The superblock contains many things and you can see that using "dumpe2fs -h". At the moment, only the most important settings are preserved: label, uuid, and ext3/ext4 features. At the moment, this sort of setting (fsck frequency) is not saved so it will just restore the default value and the counter is set to zero).

Anyway I really plan to support these things in the future when I consider all the more important things have been done.

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keep it simple

Post by tuipveus » Wed May 20, 2009 9:09 pm

I think fsarchiver should be kept simple.

Making things automatic (such as taking image of whole disk) should be another separate project, which could be included to system rescue cd and which would use existing programs (dd, partimage, fsachiver) to copy whole operating system including all partitions/disks asking from user as little as possible, but beeing customizable if user prefers that.

And about the booting-problem and grub... Would it be possible to find out which files are needed for booting and restore their blocks from image file to their original places, before restoring other files? This way it wouldn't be needed to reinstall grub.

This ofcourse causes another problems, not everyone is using grub, at least with Windows.

I think program or script with right kind of intelligence, could handle all the variations of different kind of operatingsystems, partitiontables, bootloaders.

I have made one script which works perfectly with Windows-computers with specific partitiontable, another which works with Linux-servers. I think it is not impossible to do the whole program with bash or python for example.

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Post by admin » Wed May 20, 2009 9:34 pm

These things are good ideas but I don't want to use too many externals programs for these things. It's a simple C program because it's the best language for system tools. If you need python to restore your boot loader it's a real problem (I like that language anyway).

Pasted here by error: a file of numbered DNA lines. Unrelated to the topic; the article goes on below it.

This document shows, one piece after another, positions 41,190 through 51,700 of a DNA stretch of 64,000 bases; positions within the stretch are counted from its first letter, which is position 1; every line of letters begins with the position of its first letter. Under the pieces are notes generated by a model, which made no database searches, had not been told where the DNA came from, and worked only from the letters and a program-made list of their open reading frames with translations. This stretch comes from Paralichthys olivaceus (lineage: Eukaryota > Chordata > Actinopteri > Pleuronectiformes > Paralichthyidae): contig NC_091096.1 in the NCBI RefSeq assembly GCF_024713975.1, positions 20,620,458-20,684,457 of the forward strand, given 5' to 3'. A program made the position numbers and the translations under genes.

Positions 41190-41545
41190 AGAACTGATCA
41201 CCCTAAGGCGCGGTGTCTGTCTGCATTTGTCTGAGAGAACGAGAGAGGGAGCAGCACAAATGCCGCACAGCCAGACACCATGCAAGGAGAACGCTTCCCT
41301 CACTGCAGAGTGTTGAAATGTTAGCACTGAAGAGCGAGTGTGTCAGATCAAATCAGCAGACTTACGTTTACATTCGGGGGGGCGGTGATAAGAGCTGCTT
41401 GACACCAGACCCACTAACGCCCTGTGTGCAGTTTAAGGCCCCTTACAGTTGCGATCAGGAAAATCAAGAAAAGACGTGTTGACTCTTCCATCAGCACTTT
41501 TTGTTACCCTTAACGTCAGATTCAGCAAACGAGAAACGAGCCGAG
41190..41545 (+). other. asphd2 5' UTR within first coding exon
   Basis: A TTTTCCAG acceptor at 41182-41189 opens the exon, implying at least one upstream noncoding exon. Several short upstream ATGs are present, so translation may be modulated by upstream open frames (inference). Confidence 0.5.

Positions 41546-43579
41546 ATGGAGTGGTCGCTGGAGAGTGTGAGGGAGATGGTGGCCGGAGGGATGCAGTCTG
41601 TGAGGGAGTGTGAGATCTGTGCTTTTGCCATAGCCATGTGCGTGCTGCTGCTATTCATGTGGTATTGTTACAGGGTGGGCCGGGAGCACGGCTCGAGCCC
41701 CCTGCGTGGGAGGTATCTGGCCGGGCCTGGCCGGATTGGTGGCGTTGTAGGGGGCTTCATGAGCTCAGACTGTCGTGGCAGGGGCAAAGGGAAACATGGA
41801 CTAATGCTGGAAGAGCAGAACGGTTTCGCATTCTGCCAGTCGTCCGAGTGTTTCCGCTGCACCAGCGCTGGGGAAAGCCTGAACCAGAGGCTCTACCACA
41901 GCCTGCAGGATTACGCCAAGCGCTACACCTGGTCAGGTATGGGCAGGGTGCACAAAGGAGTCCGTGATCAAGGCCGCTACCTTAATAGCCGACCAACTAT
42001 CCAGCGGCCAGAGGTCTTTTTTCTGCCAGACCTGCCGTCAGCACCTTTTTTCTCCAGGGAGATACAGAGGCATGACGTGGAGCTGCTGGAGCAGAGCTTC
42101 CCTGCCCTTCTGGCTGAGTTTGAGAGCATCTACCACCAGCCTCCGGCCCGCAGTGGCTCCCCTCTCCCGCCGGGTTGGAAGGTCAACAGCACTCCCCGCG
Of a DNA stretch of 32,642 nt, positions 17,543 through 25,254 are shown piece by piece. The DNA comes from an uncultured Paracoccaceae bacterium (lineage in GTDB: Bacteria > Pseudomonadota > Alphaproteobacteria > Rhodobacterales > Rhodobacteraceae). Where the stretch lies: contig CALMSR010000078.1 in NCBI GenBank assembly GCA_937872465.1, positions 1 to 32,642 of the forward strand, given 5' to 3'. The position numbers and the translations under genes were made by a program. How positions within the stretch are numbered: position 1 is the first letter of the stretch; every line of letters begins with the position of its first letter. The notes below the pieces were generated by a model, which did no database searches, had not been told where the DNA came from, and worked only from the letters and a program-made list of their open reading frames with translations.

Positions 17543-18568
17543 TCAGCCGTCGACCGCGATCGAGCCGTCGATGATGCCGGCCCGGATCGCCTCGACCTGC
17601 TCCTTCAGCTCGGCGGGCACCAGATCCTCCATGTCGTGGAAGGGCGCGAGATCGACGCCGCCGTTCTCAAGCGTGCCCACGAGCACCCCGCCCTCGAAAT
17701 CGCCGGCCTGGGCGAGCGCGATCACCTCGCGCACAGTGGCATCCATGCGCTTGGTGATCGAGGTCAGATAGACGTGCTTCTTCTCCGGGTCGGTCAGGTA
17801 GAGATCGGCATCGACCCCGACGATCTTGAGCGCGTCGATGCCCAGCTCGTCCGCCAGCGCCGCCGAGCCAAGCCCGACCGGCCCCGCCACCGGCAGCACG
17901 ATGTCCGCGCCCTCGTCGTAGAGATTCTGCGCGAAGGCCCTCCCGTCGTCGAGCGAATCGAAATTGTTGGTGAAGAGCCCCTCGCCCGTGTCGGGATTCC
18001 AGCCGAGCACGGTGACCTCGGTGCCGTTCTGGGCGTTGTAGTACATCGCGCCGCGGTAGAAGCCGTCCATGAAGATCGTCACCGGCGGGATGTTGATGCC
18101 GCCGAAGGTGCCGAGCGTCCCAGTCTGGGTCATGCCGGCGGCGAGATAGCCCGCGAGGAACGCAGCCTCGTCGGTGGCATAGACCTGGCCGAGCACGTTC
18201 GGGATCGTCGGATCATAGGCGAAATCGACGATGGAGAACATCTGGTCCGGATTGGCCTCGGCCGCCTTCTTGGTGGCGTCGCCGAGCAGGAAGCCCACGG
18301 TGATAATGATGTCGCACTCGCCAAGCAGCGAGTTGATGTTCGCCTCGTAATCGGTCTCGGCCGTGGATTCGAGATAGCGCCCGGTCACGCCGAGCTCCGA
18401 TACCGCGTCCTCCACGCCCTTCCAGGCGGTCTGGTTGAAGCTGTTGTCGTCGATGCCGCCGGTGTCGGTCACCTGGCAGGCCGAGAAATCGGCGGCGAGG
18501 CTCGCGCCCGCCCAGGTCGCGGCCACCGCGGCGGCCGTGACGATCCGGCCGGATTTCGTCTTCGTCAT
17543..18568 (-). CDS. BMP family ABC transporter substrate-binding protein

I want to try to provide all these services with only one main program and the minimum external dependencies. If we want to mix different programs such as sfdisk, partimage, ... you can be sure that you will never have the right version of something or a library will be missing. As a simple user of quite complex programs, it's a real pain to spend hours just to figure out how to combine these things together.

We can try to add some intelligent functions to install the right boot loader, or just options to let the user choose. Installing a basic MBR for Windows is very simple. I can try to see how grub-install works or call an external grub command if it's the only way to reinstall grub.

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Post by admin » Wed May 20, 2009 9:46 pm

I found this program called grubinstall:

It seems to be a simple grub installer perl script that does the same sort of things as grub-install (the official command that comes with grub) but another way.

It's a quite small perl script, I can try to reproduce it in fsarchiver. It would allow to reinstall grub properly, even on partitions with a different size (it would stay flexible), and it would not require the grub programs to be installed to work (just the grub files which are part of the archive).

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Re: fsarchiver Boot Loaders, partition labels and Fstab support?

Post by tuipveus » Sun Sep 27, 2009 12:13 pm

If you need python to restore your boot loader it's a real problem (I like that language anyway).
It's a quite small perl script, I can try to reproduce it in fsarchiver.